And yet, the question of the Phillie Phanatic’s free agency looms larger than a 6-foot-6, 300-pound flightless Galapagan bird brandishing a ballpark hot dog launcher. Will Philadelphia’s beloved green mascot be forced to pack his bags over a copyright controversy?
While the case is complicated by the Phanatic’s unusual creation story, and distinctions between copyright and trademark, things aren’t likely to end in a farewell to the mascot, legal experts say.
In a federal lawsuit filed this month, the Phillies accuse Bonnie Erickson and Wayde Harrison — a puppet- and costume-creating couple responsible for designing the Phanatic — of threatening to withdraw from a 1984 agreement to let the Phillies use the mascot “forever.”
If the Phillies do not renegotiate with Erickson and Harrison for “millions of dollars,” the lawsuit asserts, the pair has threatened to “make the Phanatic a free agent” and sell the rights to the furry, cheesesteak-guzzling biped to another team.
In a statement, Harrison and Erickson called the litigation “incredibly disappointing,” adding that they “very much want the Phanatic to remain the Phillies mascot.”
“At the Phillies’ request more than 40 years ago, we created the Phanatic, giving him a story and a life.... His value has grown with his popularity, and we felt that the Phillies franchise never offered a reasonable payment to extend the Phanatic’s license,” the statement reads.
The case marks an unusual intersection of copyright and trademark law.
A trademark protects “a word or logo or thing that is used to identify a brand,” said Amy Landers, a professor and director of the intellectual property law program at Drexel University’s Kline School of Law. “When we see the Phillie Phanatic, we think of the Phillies. When we see the Coca-Cola logo, we think of the soda. It’s a way to protect what people advertise.”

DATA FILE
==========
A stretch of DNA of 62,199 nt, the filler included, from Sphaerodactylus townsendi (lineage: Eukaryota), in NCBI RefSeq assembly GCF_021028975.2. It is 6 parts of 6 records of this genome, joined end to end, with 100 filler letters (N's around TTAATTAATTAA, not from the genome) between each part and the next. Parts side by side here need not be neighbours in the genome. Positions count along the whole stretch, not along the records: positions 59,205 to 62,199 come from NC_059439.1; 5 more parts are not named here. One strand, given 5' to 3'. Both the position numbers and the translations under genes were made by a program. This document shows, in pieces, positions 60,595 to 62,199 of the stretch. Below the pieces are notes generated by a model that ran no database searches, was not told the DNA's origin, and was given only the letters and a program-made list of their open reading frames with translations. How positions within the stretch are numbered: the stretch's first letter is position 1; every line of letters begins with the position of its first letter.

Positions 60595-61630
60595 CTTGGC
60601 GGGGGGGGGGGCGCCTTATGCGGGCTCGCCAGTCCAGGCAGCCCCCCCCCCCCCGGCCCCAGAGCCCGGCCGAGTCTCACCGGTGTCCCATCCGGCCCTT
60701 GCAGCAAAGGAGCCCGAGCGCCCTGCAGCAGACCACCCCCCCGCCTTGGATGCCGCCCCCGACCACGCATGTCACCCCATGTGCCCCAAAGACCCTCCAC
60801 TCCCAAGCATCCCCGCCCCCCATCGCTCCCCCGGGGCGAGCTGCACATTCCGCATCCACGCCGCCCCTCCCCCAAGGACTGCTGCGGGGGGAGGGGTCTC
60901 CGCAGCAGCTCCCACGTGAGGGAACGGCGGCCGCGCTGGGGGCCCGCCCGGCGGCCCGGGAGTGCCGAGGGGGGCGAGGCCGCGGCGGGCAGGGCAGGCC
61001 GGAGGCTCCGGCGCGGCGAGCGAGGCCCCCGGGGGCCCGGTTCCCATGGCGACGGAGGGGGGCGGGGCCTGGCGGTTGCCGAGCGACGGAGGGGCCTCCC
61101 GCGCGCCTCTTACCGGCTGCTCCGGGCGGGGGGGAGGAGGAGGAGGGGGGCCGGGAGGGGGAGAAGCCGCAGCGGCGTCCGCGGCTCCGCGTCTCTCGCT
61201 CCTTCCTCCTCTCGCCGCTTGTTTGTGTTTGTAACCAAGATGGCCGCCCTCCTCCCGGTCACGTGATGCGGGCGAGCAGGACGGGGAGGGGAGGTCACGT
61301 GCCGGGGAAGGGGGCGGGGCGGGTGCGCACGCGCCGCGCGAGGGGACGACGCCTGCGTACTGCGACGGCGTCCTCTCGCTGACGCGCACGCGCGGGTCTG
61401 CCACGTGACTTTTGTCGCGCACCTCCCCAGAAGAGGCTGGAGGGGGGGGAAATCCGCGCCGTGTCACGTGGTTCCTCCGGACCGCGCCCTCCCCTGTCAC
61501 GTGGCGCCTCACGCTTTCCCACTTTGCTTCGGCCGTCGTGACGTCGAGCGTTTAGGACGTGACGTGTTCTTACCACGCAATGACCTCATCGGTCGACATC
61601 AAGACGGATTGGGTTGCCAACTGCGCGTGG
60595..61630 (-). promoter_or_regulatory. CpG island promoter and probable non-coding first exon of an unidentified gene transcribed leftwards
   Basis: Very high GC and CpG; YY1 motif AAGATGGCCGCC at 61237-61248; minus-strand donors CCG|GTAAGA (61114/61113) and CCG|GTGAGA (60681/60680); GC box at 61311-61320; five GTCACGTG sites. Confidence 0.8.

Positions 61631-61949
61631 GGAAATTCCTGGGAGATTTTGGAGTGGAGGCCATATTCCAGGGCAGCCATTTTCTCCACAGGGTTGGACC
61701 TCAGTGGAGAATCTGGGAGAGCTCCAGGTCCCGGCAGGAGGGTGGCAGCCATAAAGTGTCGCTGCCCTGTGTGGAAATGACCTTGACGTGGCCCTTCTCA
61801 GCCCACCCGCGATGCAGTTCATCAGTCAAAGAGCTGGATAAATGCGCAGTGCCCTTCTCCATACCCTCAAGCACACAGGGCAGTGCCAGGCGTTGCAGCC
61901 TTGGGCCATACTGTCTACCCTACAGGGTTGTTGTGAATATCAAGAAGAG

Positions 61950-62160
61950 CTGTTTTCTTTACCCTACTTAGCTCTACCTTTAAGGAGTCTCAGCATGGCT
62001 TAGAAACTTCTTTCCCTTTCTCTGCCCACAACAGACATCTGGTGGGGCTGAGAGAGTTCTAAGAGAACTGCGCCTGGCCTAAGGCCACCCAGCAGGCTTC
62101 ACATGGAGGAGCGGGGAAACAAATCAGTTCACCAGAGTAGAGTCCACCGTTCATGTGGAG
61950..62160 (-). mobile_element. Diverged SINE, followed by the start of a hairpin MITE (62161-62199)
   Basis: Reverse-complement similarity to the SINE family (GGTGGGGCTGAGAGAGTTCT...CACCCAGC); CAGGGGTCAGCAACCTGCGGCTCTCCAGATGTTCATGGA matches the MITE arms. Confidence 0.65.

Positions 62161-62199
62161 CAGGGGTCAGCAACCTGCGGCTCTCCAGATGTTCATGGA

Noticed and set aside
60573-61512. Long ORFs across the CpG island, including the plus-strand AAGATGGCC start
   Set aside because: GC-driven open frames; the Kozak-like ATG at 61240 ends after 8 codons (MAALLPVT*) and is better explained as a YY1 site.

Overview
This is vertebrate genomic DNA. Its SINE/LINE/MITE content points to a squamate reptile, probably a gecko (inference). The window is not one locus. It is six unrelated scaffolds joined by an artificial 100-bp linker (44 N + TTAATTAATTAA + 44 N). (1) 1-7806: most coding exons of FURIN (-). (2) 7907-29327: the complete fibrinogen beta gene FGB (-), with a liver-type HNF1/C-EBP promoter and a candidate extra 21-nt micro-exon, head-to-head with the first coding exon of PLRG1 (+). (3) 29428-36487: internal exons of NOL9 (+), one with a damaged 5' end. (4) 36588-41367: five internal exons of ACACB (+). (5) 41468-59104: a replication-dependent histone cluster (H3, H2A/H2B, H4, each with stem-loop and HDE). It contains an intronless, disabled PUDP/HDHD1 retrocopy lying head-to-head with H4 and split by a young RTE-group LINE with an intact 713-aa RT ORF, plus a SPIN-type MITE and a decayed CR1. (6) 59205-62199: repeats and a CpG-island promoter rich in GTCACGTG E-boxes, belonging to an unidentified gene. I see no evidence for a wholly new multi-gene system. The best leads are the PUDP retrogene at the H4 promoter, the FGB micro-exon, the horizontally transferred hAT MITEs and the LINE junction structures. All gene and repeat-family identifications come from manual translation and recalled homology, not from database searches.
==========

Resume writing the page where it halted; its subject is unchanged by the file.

Copyright, she said, “is a formal way of protection for creative expression, like books, art, and movies, and more recently, for costumes and clothing.”
The Phillies have trademark rights to the Phanatic, and the dispute is over a copyright agreement.
An athletic team typically contracts designers to build a mascot and pays a flat fee for their services and rights to the creation, said Paul Kennedy, an intellectual property attorney at Pepper Hamilton.
“But that’s not how this evolved,” he said. "Harrison and Erickson retained some of their rights to the copyright, and now want more money for the success of the Phanatic.”
In 1978, when the Phanatic first sprung onto the Veterans Stadium field and into Philadelphians’ hearts, the Phillies paid Harrison and Erickson $3,900 for the creation of the mascot costume, but left the Phanatic’s copyright rights to the duo. It was a move then-Phillies vice president Bill Giles made to save $1,300, and later regretted. In fact, in his 2009 autobiography, Giles called it “the worst decision of my career.”
“Once they saw how successful it was and how popular it was, then they chose to buy the copyright from us,” Erickson, who worked with Jim Henson and created famed Muppets Miss Piggy, Statler, Waldorf, and more, told WBUR in Boston last month. “It cost them more.”
It cost $248,700 more. In 1984, the Phillies bought the copyright rights for $250,000 from Harrison and Erickson in an agreement the team’s lawsuit said was “forever.”
But artists can renegotiate copyright after 35 years, to capitalize on the success of their creations, Landers said. That’s what Harrison and Erickson are trying to do.
In their lawsuit, the Phillies argue they are a co-author of the Phanatic character, helping Harrison and Erickson to bring the mean, green, slightly obscene mascot to life — a move that bodes well for the team’s argument, Landers said.
That way, a judge may be forced to look at Harrison and Erickson’s copyright on the shag rug costume separately from the Phanatic’s mischievous antics on the field, for which the Phillies claim credit.
» PHOTOS: Phillie Phanatic through the years
Even if the creators’ copyright claim prevails in court, it would be difficult for another team to use the “free agent” mascot with the same character as the Phanatic, according to experts.
Because the Phanatic is such a well-known mascot, trading him to another team by simply swapping his jersey might lead to violations of trademarks the Phillies hold on the green guy, Kennedy said.